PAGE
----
Mike Pence: Federal aid will arrive soon for flood-hit Midwest towns

Offutt Air Force Base's aerial photo shows the scope of the flood damage in Nebraska.
Photo: Offutt Air Force Base

Vice President Mike Pence said Tuesday that federal aid would soon arrive for communities impacted by historic flooding in the Midwest.

The latest: Pence visited a relief shelter in Omaha, Nebraska, and surveyed flood damage in the region during a tour of the region. The Nebraska Farm Bureau said farm and ranch losses from the flooding could total $1 billion and there would be up to $500 million in livestock losses, according to the Associated Press.

Midwest farmers fear livestock losses from flooding

 A road is covered with floodwater from the Pecatonica River
A road is covered with floodwater from the Pecatonica River in Freeport, Illinois. Photo: Scott Olson/Getty Images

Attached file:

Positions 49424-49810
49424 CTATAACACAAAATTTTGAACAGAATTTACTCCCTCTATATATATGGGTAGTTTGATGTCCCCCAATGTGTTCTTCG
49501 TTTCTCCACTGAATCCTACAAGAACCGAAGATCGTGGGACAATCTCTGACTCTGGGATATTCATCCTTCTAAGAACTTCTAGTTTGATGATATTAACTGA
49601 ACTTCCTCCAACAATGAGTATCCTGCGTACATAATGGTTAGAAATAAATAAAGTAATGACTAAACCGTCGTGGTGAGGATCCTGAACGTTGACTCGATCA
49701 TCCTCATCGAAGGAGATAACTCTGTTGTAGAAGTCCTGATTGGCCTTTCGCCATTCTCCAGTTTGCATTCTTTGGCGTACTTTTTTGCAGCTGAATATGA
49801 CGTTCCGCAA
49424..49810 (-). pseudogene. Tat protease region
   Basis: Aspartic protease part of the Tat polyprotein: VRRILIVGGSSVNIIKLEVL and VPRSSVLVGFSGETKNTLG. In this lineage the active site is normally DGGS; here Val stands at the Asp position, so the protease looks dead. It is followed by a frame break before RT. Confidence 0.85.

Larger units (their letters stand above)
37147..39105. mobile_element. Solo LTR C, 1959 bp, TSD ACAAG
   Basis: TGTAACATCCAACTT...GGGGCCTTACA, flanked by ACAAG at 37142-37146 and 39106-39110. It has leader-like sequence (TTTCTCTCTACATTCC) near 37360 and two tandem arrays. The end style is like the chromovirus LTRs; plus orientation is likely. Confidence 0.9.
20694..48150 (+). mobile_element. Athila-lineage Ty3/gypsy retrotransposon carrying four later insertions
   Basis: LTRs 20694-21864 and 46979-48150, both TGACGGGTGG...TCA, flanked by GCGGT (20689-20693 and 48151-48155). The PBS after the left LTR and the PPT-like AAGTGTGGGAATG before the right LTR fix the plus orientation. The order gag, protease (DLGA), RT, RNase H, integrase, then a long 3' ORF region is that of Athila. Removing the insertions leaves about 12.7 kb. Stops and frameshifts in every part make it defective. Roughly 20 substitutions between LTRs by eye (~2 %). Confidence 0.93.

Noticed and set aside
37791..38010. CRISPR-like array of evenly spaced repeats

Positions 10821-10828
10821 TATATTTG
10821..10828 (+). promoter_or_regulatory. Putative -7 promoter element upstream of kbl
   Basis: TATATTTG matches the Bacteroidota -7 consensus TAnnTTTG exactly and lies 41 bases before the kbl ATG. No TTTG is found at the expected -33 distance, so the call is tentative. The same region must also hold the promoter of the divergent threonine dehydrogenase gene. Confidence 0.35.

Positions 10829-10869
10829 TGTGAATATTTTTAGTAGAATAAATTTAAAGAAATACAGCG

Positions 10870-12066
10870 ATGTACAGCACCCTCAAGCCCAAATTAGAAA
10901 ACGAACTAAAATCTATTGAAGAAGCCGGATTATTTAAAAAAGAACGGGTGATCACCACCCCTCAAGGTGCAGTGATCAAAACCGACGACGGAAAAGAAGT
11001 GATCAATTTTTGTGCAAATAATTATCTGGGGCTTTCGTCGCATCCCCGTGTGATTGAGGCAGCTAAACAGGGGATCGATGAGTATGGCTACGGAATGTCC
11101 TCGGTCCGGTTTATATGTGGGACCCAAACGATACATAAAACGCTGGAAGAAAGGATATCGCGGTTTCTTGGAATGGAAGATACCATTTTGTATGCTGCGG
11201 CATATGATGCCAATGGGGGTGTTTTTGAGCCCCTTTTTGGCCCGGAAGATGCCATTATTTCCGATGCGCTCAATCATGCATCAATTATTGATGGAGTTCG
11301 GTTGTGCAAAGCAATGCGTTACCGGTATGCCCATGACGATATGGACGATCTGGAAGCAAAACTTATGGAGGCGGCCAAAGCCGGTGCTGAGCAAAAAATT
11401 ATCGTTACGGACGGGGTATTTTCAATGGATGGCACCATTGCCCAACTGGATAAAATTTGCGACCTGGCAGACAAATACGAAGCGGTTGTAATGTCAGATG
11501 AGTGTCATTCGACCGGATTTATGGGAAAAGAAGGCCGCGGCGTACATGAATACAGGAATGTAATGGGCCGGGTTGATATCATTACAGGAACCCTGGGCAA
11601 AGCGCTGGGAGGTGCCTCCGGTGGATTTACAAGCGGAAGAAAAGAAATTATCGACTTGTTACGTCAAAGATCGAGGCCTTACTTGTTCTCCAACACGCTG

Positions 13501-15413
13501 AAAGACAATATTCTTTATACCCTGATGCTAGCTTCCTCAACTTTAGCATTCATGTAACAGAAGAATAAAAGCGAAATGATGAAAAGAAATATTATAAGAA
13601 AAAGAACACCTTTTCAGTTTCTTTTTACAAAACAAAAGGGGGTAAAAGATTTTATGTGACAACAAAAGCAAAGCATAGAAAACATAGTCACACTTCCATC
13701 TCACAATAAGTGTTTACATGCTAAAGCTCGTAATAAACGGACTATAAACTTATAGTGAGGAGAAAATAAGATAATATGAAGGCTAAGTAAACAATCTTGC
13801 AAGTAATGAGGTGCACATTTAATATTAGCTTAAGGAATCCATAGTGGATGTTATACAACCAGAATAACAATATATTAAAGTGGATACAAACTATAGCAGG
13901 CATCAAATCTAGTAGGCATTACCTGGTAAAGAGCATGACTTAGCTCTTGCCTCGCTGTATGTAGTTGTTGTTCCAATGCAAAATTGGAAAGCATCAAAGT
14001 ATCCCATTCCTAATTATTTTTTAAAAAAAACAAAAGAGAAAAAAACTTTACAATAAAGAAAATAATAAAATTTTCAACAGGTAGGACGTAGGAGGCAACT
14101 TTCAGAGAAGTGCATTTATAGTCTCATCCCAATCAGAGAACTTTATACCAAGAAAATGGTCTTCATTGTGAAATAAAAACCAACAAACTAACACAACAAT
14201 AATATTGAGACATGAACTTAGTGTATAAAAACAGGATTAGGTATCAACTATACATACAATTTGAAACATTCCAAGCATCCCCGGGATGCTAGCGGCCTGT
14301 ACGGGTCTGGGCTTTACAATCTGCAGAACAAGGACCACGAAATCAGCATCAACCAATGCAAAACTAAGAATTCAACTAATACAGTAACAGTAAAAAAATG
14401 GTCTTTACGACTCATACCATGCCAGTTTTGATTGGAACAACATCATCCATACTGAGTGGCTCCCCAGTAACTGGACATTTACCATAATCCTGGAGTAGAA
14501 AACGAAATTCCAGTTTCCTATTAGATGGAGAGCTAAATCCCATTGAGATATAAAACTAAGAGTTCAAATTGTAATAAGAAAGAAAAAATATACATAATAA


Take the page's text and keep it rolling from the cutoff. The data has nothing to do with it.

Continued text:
During a difficult year for U.S. agriculture amid President Trump's trade war with China, record-breaking floods in the Midwest are causing farmers to lose their livestock en masse, further putting their livelihoods at risk, the New York Times reports.

Why it matters: Lessened demand due to Trump's trade policies and greater international competition in agriculture already pushed Farm Belt bankruptcies last year to the highest level in a decade. Now, the floods across the Midwest could cause a $400 million hit to the state's livestock sector as farmers in the region are cut off from their cattle herds — and the supplies necessary to care for them.

Go deeper: Farmers hit by Trump tariffs, crop prices struggling to repay loans

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